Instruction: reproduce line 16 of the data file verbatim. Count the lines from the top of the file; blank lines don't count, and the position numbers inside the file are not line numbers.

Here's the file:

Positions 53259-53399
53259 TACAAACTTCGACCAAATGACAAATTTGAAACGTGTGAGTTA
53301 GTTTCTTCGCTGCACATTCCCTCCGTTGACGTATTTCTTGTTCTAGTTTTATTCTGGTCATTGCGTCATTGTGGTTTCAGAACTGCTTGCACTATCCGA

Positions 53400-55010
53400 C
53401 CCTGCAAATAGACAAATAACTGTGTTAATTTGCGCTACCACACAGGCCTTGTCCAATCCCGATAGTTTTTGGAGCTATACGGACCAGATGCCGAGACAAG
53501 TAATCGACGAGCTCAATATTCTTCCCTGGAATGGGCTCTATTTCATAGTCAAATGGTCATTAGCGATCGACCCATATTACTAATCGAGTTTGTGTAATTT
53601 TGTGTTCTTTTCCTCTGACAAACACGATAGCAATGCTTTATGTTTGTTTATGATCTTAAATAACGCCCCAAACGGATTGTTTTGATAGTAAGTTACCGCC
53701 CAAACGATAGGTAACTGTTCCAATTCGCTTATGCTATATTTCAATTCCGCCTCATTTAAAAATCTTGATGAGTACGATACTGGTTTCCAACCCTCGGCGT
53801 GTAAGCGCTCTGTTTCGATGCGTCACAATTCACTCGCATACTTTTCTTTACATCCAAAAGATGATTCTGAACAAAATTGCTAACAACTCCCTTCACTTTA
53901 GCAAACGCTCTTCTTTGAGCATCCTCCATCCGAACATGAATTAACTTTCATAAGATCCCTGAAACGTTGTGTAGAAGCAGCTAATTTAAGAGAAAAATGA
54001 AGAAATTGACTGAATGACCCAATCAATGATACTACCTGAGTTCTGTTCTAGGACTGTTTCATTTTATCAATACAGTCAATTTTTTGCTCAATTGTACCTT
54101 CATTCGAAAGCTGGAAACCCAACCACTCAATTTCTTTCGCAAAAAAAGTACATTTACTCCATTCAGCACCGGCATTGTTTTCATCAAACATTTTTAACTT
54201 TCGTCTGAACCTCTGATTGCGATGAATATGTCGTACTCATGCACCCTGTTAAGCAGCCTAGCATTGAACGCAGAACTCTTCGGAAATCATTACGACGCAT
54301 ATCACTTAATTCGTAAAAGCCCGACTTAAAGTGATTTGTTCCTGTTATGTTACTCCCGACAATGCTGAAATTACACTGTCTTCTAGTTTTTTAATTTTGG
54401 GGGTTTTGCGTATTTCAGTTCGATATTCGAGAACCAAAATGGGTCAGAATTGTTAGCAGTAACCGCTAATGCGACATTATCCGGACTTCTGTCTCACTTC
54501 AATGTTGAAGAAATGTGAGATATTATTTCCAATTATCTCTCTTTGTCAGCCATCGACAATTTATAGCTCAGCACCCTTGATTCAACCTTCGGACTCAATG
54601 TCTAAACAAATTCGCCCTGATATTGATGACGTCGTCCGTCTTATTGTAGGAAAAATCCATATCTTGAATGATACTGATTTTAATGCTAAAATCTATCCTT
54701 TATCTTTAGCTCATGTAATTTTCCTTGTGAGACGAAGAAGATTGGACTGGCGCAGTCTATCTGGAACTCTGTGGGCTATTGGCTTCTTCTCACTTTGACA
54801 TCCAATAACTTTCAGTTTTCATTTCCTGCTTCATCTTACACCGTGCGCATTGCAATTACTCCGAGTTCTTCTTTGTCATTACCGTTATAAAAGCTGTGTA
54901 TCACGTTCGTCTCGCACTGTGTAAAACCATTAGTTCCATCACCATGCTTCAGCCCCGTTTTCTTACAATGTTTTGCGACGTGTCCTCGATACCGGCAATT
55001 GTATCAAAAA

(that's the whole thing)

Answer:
54401 GGGTTTTGCGTATTTCAGTTCGATATTCGAGAACCAAAATGGGTCAGAATTGTTAGCAGTAACCGCTAATGCGACATTATCCGGACTTCTGTCTCACTTC